Making Haye shine

Heavyweight boxing champ David Haye has enlisted a track and field athlete to help him with nutrition and conditioning

Posted on June 30, 2011 by
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David Haye and Ruben Tabares

Ruben Tabares is a well-known athlete on the domestic scene. The 32year-old was an English Schools 400m hurdles champion in the late Nineties and 52.5 performer at the distance as a junior. But now he is applying the knowledge he has gained from athletics to help the world heavyweight boxing champion David Haye.

Tabares and Haye were boyhood friends and the athlete is now the brains behind the boxer’s diet and fitness regimen. As Haye says of Tabares: “He makes the engine purr under the bonnet.”

Haye, the WBA heavyweight champion, needs to be in top shape too, as he has a big world title unification fight against Wladimir Klitschko, the holder of the WBO and IBF versions, this Saturday night.

Tabares has championed the benefit of natural whole foods over synthetic sports supplements to help achieve optimum results. As an athlete, he splits his time between training and working with Haye and he believes that too many are ignoring the unique benefits of ‘natural fuel’.

“The body is not designed to deal with man-made nutrition and ultimately, many synthetic supplements are inferior copies of what can be found from natural sources,” explains Tabares. “There is no arguing that supplementation can really help athletes, but not necessarily every single supplement available on the market.”

In an ideal world, diet alone would provide all the vitamins and minerals that the body needs for good health and to support physical activity. But evidence from the National Diet and Nutrition Survey shows that a significant proportion of the UK population don’t achieve nutritional sufficiency through diet alone. Recent independent advice released by the International Olympic Committee (IOC) supports that some food supplements can boost athletic performance, particularly those containing protein, iron and vitamin D.

Tabares continues: “Both David Haye and I have incorporated nutrientrich whole foods into our diets and have really noticed the benefits in performance as well as recovery. Among other foods we both take a single-celled algae called Sun Chlorella ‘A’. It has a powerful ‘dual-action’ effect – an instant energy boost prior to physical activity as well as a repair and anti-inflammatory benefit after training.”

This natural approach to nutrition is a refreshing take on how food can enhance performance. Haye is also known for ensuring he eats only organic fruit and vegetables based on the premise that the food is allowed to fully ripen before it’s picked, allowing for maximum absorption of nutrients.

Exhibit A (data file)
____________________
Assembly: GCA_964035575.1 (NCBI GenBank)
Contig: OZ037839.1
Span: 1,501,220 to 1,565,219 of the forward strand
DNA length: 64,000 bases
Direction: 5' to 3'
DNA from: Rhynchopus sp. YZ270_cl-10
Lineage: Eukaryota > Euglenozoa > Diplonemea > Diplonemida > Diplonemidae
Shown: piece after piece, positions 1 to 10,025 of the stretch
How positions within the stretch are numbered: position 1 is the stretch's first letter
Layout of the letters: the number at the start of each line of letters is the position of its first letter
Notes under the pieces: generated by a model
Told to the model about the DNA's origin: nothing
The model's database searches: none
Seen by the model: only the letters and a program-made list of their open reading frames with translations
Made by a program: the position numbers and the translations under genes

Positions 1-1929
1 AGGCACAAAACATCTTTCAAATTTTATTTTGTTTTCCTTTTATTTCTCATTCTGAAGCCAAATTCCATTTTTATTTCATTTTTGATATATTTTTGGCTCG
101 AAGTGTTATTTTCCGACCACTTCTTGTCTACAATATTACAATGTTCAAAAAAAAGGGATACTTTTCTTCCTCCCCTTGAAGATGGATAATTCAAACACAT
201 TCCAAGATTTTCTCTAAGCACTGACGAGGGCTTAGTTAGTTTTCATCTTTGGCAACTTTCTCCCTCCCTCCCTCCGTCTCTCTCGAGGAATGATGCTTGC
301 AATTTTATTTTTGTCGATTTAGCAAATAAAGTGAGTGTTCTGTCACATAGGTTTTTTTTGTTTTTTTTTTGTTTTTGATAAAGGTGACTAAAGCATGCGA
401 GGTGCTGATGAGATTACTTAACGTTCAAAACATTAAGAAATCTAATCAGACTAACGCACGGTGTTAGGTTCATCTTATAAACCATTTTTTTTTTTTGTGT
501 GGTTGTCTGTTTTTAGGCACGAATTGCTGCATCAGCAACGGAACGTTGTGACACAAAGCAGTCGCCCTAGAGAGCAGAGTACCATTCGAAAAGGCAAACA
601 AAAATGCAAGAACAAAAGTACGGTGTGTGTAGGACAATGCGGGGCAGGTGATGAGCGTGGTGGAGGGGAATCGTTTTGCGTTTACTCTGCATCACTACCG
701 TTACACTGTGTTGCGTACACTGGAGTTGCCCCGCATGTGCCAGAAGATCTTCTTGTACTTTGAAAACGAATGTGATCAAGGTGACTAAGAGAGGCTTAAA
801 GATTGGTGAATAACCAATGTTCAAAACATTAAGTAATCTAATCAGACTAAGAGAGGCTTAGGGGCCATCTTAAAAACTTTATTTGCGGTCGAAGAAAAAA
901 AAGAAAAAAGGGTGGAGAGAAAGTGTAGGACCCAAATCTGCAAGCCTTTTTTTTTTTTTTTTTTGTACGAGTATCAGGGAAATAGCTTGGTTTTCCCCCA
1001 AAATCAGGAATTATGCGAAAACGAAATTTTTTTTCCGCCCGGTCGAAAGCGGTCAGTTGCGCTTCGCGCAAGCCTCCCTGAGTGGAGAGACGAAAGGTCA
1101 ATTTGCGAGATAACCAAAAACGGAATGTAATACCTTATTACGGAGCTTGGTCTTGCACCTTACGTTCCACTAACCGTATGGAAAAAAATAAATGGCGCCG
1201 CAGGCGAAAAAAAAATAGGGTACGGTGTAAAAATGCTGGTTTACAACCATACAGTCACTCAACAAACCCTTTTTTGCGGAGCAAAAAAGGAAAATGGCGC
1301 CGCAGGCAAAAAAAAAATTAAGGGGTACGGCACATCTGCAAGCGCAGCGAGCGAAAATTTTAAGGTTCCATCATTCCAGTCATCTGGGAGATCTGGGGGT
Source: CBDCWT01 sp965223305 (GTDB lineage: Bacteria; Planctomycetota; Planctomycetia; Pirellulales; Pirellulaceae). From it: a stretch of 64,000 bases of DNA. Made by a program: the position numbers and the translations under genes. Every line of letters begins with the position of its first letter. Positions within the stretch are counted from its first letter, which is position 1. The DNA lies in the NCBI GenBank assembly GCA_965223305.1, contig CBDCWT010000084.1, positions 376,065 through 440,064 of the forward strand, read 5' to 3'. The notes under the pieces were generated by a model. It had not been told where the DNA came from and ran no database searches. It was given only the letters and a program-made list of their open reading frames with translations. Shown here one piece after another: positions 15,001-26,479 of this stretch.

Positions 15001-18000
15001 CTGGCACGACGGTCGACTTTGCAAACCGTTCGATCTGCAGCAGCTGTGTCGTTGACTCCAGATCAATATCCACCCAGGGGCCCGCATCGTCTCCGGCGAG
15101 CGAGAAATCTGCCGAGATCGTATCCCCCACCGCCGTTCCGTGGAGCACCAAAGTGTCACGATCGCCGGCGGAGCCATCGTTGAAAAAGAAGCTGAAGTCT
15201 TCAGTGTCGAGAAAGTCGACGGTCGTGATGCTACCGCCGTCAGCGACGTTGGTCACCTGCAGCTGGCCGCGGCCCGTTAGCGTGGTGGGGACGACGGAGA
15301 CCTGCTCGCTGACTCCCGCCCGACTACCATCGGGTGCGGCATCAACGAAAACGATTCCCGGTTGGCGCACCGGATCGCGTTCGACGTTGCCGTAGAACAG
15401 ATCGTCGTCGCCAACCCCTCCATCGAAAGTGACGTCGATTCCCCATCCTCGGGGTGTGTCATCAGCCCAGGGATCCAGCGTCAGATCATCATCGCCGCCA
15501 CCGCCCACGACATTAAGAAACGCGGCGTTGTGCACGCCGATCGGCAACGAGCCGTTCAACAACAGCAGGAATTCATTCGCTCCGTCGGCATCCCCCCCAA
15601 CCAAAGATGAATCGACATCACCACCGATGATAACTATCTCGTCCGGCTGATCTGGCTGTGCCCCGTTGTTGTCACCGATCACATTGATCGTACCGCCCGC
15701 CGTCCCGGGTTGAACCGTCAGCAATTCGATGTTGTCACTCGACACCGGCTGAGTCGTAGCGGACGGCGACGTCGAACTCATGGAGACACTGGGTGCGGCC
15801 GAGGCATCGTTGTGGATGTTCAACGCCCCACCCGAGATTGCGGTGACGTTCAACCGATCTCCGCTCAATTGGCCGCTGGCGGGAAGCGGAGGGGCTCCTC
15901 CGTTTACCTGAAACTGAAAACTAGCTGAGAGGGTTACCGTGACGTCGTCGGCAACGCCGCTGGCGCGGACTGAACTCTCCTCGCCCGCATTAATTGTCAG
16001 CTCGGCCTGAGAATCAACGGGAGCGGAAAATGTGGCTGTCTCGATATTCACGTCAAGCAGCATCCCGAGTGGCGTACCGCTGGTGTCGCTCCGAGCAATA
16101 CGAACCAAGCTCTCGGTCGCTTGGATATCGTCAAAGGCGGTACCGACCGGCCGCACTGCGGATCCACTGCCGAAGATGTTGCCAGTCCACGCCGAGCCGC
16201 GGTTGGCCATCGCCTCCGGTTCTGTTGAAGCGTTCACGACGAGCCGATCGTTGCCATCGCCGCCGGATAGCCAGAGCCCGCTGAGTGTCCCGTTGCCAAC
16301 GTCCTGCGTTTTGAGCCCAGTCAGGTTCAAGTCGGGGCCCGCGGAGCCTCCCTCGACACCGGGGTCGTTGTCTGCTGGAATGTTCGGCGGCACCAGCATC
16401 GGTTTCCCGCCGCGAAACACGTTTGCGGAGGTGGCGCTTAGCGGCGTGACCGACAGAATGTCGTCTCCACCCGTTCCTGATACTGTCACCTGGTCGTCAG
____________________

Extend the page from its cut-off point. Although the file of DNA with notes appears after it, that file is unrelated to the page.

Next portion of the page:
Tabares believes that whole foods are also central to athletes getting the best out of their training as they are free from synthetic ingredients which allow the body to fully maximise the health benefits. Sun Chlorella ‘A’ for example is composed of 60 per cent pure plant protein and contains a variety of nutrients including the daily intake of essential amino acids plus vitamin A, vitamin B12, B6, vitamin D, folic acid, iron and fibre.

Sports nutrition is an area of many theories, but all are ultimately focused on improving the body composition, aiding recovery after training and competition, and also increasing energy and performance. Tabares says: “Nutrition is one of three fundamental factors of equal importance for an athlete to be successful alongside the right training and rest.”

A healthy and tailored diet plan remains a key factor to boosting athletic performance, and alongside our influencers such as physical training and mental preparation, can often mean the difference between success and failure in sporting competition.

Athletics know-how

Athleticism is at the core of all physical sports. The basic elements of athletics are running, jumping and throwing – and these actions, together with traits such as speed, strength and endurance, are vital in football, rugby, cricket, tennis, in fact pretty much every ‘active’ sport, game or pastime.

Experts who have advised nonathlete sportspeople include:
Frank Dick: The former national athletics coach was once fitness adviser to Wimbledon tennis champion Boris Becker.
Daley Thompson: The Olympic decathlon champion was fitness coach for football clubs such as Wimbledon FC.
Margot Wells: The coach and wife of 1980 Olympic 100m gold medallist Allan has advised rugby and football players, plus swimmers, skiers, fencers and bobsleigh teams.
Ade Mafe: The 1984 Olympic 200m finalist turned into a successful football fitness coach after he hung up his spikes, notably advising Chelsea FC.
Darren Campbell: The former European 100m champion has given pace and acceleration advice to Manchester United, Chelsea and other clubs.

» Ruben Tabares, athlete and conditioning coach to David Haye, takes nutrientrich whole food Sun Chlorella ‘A’ for achieving optimum physical performance. See

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